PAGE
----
This guest post is by Cannille Turner, a birthmother.
I first found out I was pregnant on July 17, 2014.
As I was sitting in a little room waiting for the results, a doctor came in to ask a few questions about whether I had a plan and if the dad was in the picture.
I got annoyed with her questions and just silently hoped the test would come back negative, because I wasn’t ready for a baby.
But she just kept rambling about pregnancy and babies. When she noticed I was annoyed with what she had to say, she stopped talking for a bit. Then she read the test and said “well, Miss Turner, it looks like you’re about five weeks”.
A sudden flood of thoughts came to my mind — mainly worries.
How could this be true? I was going to have a human being growing inside of me, moving around, kicking and in just a few months entering the world I live in.
I couldn’t believe my stomach was going to stretch, but most of all, I couldn’t believe another person was coming from me.
Later I started thinking that I couldn’t have this child, not by a man who took advantage of me and raped me.
There was so much hate in my heart about this man I didn’t want to carry this baby.
Before leaving the doctor, I had only told two people about what had happened, my long-distance boyfriend and one of my best friends.
I didn’t know what to do, I really thought about getting an abortion, but with what money?
I felt a small amount of guilt for wanting to abort this child and decided to give myself a few days to gather my thoughts and think everything through.
A few days later I went on Google and typed “pregnant now what?” I know that sounds kind of funny but I just wanted to see what else was out there!
I found an adoption agency that a couple from my church had used for their international adoption, so I browsed the agency’s website and ended up messaging someone there.
A few days later I met with a pregnancy counselor.
If I’m being truthful, I would have to say I wasn’t sure I would choose adoption at the time, but I thought hearing about adoption wouldn’t hurt.
On my way home from that first meeting, I felt this overwhelming peace in my heart, and decided to meet the counselor again the following week.
The thought of carrying my baby girl for nine months, giving birth and then placing her in an adoptive family‘s arms was scary at first.
But I finally opened my eyes to adoption when I shoved my wants and needs to the side and put my daughter’s interests first.
As time went by, I started to fall in love with the life growing inside me and I knew I had to be a part of this child’s life.
My family and some of my friends didn’t agree with adoption, and their disagreements brought back my wants and needs, But I had to ignore them.
Some would say I didn’t care or love my baby because I was planning to “give her away,” and I should have just gone with abortion.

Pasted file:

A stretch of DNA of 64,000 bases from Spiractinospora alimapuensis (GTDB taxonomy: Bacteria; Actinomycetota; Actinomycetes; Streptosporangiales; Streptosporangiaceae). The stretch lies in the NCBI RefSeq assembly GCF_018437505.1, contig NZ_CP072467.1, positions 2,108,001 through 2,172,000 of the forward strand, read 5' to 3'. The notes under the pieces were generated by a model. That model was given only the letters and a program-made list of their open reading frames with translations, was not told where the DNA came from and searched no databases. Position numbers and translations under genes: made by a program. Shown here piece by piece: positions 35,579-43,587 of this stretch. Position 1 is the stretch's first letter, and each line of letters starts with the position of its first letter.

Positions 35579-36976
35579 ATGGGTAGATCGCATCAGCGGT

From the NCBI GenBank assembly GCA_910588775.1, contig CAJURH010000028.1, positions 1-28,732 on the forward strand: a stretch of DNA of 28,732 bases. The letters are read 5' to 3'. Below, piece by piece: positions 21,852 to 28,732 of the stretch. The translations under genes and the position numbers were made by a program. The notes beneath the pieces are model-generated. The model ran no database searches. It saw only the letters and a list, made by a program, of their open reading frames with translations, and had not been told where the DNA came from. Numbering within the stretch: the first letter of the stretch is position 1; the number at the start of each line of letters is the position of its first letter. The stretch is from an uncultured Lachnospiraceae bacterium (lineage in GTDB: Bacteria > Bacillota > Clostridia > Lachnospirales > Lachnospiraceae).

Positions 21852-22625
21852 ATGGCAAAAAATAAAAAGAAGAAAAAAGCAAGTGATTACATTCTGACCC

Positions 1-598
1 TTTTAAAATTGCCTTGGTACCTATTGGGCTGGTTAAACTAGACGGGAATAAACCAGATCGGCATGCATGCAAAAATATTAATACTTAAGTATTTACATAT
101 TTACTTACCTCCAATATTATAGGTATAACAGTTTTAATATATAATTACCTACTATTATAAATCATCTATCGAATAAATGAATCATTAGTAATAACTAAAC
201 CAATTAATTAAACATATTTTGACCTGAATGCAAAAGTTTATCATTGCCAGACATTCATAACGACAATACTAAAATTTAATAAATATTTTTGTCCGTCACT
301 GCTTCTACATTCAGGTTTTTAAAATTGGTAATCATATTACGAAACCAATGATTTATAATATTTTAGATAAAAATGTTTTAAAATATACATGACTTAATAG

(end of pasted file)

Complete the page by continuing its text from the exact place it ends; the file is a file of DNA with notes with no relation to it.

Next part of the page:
Little did they know, I was going to be a part of her life. I had to be. One day, this baby would know me and know how much I love her.
As the process went on, I started to view adoptive family profiles. The only thing that mattered to me was that the adoption be open. The rest I didn’t care about.
As I started going through the profiles, I started to get a better idea about who I wanted my baby girl’s forever family to be.
I remembered that when I was younger I wanted to adopt my first child, but since that wasn’t going to happen, I decided I wanted my little beloved to be somebody’s first, adopted child.
After looking through more than five profile books I narrowed my search down to two families—one who didn’t have any children and another who had a son.
I struggled with trying to figure out which family to choose. Although I said I wanted beloved to be their first child, there something about the other family that I liked.
Finally, after reading the parent profiles again, my heart leaned toward the couple without the children. I wanted to help them build a family and take in every moment of parenthood.
And then it happened: I found beloved’s forever family.
After I chose her adoptive parents, I decided to meet them. I was so nervous and anxious but after our meeting I felt the same peace that I did when I initially chose adoption and knew everything would be fine.
I was in labor for about 13 hours, and while I was in the hospital “T”— beloved’s adoptive mother—stayed in the room with me along with a friend of mine. “T” and the doctors cheered me on as beloved came into the world, and “T” cut the umbilical cord.
Then the day when I had to sign the adoption papers came. As I placed my daughter in the arms of her new parents and watched them, it was hard.
Today, the pain is still there. It never goes away. But it does ease up and life becomes better.
What has helped is knowing that I created happiness by building a family—one that loves not only my daughter, but me as well.
Cannille Turner, is a 20-year-old birth mom from Memphis with the greatest love for adoption. She plans to get a job in the phlebotomy field. A version of this story appeared at Beloved’s Adoption Day.
Help us remove the stigma surrounding birthmothers. Like us on Facebook.